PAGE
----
When I began learning Chinese at age twenty-one, I was encouraged to discover that every character has a "radical", a component which communicates meaning. Characters containing the "three dots", for example, denote something to do with water. River and lake , wash and rinse , and sweat and tears all contain the water radical on the left.
"Cataclysmic" is how I describe the impact I foresee of the recent decision of Beijing's educational establishment to allow HSK test takers to type instead of write.
"HSK" stands for hanyu shuiping kaoshi (). Beginning in 1992, the HSK tests Chinese proficiency just as the TOEFL (Test of English as a Foreign Language) tests English proficiency. Revised in 2009, it's now called the "New HSK."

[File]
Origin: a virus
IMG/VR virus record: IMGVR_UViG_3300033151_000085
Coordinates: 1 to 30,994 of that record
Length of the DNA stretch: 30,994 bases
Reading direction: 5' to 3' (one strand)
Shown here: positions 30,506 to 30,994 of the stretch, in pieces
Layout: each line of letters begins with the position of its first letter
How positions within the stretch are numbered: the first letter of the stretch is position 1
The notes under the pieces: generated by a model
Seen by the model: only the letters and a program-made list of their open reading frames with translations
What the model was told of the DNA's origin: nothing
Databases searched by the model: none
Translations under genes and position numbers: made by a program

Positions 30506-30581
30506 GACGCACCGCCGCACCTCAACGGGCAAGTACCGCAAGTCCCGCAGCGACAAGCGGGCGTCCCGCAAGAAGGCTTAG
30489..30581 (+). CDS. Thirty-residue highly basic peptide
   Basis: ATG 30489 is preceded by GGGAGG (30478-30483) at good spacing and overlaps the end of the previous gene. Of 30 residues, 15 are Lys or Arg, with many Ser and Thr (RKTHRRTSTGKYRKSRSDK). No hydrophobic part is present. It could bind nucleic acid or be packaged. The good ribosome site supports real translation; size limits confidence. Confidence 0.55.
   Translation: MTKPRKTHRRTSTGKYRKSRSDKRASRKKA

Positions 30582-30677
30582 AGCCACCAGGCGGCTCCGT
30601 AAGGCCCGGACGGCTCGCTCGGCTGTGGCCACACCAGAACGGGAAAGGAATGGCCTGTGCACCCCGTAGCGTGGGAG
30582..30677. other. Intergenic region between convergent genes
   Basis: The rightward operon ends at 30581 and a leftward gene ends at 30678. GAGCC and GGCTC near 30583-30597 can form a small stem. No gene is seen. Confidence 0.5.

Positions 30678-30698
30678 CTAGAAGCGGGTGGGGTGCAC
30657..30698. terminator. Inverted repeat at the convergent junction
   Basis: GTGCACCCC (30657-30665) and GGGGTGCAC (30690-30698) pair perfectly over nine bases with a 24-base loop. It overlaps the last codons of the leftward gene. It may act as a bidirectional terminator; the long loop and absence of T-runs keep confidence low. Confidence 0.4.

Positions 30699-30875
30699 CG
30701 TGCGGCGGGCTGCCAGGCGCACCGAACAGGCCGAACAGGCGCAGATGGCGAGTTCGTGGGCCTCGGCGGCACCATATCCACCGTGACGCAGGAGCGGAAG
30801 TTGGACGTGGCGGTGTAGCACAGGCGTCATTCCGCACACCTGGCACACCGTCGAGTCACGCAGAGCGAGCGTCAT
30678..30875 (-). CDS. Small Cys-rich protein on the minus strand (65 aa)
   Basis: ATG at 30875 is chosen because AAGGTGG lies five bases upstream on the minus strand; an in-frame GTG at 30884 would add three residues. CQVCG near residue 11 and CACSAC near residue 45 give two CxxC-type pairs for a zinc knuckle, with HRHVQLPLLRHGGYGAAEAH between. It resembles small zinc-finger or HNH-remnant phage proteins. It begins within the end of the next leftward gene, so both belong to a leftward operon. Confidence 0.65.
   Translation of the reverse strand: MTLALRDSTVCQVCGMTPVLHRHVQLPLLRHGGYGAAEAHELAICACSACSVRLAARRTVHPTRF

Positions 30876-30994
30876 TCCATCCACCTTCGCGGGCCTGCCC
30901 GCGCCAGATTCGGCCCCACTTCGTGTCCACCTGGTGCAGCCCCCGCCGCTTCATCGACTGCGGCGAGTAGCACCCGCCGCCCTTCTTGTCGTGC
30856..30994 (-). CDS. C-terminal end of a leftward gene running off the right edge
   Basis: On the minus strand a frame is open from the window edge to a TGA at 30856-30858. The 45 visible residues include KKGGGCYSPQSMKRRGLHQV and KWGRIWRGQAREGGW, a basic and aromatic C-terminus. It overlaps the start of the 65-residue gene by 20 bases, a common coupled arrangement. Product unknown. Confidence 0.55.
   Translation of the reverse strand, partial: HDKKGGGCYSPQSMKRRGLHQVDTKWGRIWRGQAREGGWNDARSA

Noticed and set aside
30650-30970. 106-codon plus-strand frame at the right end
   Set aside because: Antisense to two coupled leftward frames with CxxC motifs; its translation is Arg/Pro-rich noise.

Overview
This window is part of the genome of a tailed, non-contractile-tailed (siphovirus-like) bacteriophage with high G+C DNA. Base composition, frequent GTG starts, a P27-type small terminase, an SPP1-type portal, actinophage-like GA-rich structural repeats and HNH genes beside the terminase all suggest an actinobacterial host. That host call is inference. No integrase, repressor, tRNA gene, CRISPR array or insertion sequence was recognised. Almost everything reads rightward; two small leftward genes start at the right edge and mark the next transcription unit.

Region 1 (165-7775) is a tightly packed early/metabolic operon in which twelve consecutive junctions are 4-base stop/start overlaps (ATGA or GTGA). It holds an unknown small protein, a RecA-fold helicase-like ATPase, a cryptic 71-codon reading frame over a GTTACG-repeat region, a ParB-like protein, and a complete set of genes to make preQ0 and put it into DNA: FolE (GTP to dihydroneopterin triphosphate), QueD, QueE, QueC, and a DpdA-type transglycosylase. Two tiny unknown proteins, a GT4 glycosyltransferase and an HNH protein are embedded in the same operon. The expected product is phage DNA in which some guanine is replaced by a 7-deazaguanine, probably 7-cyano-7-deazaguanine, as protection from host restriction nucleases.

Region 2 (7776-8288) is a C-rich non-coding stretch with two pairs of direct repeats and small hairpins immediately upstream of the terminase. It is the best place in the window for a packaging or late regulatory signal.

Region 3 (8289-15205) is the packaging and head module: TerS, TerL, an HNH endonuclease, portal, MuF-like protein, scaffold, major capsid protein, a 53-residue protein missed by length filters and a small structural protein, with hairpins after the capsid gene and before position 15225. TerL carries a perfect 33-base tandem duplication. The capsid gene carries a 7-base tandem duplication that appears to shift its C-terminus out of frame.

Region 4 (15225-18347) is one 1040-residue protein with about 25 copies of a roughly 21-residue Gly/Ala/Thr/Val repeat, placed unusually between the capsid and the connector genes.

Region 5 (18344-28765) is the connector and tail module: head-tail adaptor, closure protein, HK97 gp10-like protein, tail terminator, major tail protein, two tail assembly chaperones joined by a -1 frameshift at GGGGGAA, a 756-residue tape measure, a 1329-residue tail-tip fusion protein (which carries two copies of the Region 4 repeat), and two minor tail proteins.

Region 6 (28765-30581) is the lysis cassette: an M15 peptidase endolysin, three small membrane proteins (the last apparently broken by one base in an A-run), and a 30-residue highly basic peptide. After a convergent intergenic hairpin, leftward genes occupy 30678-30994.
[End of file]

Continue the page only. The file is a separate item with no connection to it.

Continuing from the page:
The study of Chinese as a second language is exploding around the globe, yet few Westerners today read, write and speak Chinese fluently. No wonder native speakers often say, with a certain satisfaction, their language is tai nan xue, "too hard to learn."